New drone video shows great white shark swimming in same area as weekend surfer attack

SAN MATEO COUNTY, Calif. (KGO) -- A man is recovering after surviving a great white shark attack. It happened Saturday while he was surfing off the coast of Gray Whale Cove State Beach in San Mateo County.

Other surfers say they have proof great whites are in our coastal waters.

"It's pretty gnarly," said Benjamin Holmes from Half Moon Bay.



Holmes showed us drone footage he shot on June 11 of what he believes is a great white shark swimming off Gray Whale Cove State Beach, the same place as Saturday's attack.

"The shark was swimming close to shore, we stopped shooting and left to warn people on the beach to stay away," Holmes said.

Thomas Masotta was fishing at Gray Whale Cove, when he heard a man in the surf calling for help.

"He yelled, 'Hey guy!' When he saw that I saw him, he collapsed to the ground," said Masotta.

The San Mateo County Fire Department said the 39-year-old man, who was likely surfing, was attacked by a young great white shark about six to eight feet long.

VIDEO: Man bitten by great white shark in Pacifca leaves hospital
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Authorities say a 39 year-old man has been released from the hospital after officials say he was attacked by a great white shark. First responders say It happened off the San Mateo County Coast, and the bite was severe.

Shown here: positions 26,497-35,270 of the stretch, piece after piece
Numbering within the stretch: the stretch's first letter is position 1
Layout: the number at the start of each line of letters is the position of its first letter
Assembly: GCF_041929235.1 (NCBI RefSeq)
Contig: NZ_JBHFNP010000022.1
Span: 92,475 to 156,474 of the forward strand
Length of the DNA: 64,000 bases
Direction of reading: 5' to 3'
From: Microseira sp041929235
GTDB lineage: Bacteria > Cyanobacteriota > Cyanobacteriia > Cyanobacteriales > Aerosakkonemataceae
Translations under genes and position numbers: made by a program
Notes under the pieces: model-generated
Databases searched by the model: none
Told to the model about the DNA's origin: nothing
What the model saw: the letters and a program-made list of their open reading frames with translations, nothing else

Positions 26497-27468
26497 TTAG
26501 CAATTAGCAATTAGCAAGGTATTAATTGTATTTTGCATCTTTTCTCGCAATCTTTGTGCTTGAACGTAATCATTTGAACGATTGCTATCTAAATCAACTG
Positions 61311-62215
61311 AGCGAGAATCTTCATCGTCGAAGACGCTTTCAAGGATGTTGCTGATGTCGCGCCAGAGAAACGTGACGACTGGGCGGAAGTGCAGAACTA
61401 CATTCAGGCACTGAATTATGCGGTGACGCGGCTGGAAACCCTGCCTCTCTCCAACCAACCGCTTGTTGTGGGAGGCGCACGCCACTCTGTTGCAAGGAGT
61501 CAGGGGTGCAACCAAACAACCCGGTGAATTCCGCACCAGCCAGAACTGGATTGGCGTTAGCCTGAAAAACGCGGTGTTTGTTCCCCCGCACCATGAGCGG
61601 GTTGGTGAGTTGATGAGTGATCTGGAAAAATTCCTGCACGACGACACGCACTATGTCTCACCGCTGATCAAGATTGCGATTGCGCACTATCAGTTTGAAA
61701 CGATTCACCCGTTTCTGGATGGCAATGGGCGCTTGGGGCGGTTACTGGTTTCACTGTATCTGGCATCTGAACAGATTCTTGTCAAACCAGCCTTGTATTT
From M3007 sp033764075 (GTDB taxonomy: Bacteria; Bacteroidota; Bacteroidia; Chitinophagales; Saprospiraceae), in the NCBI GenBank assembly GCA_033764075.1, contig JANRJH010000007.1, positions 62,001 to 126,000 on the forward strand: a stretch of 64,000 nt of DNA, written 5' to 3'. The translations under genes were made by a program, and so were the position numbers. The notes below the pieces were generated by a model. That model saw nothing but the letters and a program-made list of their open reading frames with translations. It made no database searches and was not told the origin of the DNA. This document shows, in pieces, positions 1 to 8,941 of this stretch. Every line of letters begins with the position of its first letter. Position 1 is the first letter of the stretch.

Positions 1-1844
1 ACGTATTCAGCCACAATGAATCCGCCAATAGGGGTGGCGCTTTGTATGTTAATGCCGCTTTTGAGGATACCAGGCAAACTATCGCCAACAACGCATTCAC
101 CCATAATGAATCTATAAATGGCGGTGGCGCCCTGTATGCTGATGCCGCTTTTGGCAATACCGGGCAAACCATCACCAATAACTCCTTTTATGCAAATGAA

"The surfer did get a look at the shark to confirm it was a great white," said San Mateo County Fire Battalion Chief Brian Ham.

"There was a lot of blood running down his leg," Masotta said.

Thomas called 911 and jumped into action, using the straps on his backpack to stop the bleeding on the victims upper right leg.

"Luckily, the straps detach, I was able to un-clip and use them as a tourniquet," said Masotta.

Thomas used his cell phone to capture the moment first responders arrived and starting treating the victim before being taken to the hospital.

"He lost about a pint of blood," San Mateo County Fire District Battalion Chief Brian Ham said.

First responders say that man was lucky. Experts say shark attacks are rare but serious events, and added that sharks are usually more curious than hungry.

"There's lots of footage of sharks coming close to surfers and paddle boarders. They're curious creatures, they don't have to bite you to cut you with their teeth," said Sean Van Sommeran from Pelagic Shark Research Foundation.

Van Sommeran says if you see a shark, swim away and get out of the water.

But many surfers near Pacifica aren't scared even after Saturday's attack.

"They don't want to eat you, you're basically a piece of beef jerky still in the wrapper," said surfing instructor James Walthen.

The ocean remains off limits at Gray Whale Cove. Officials said the victim has been released from the hospital.

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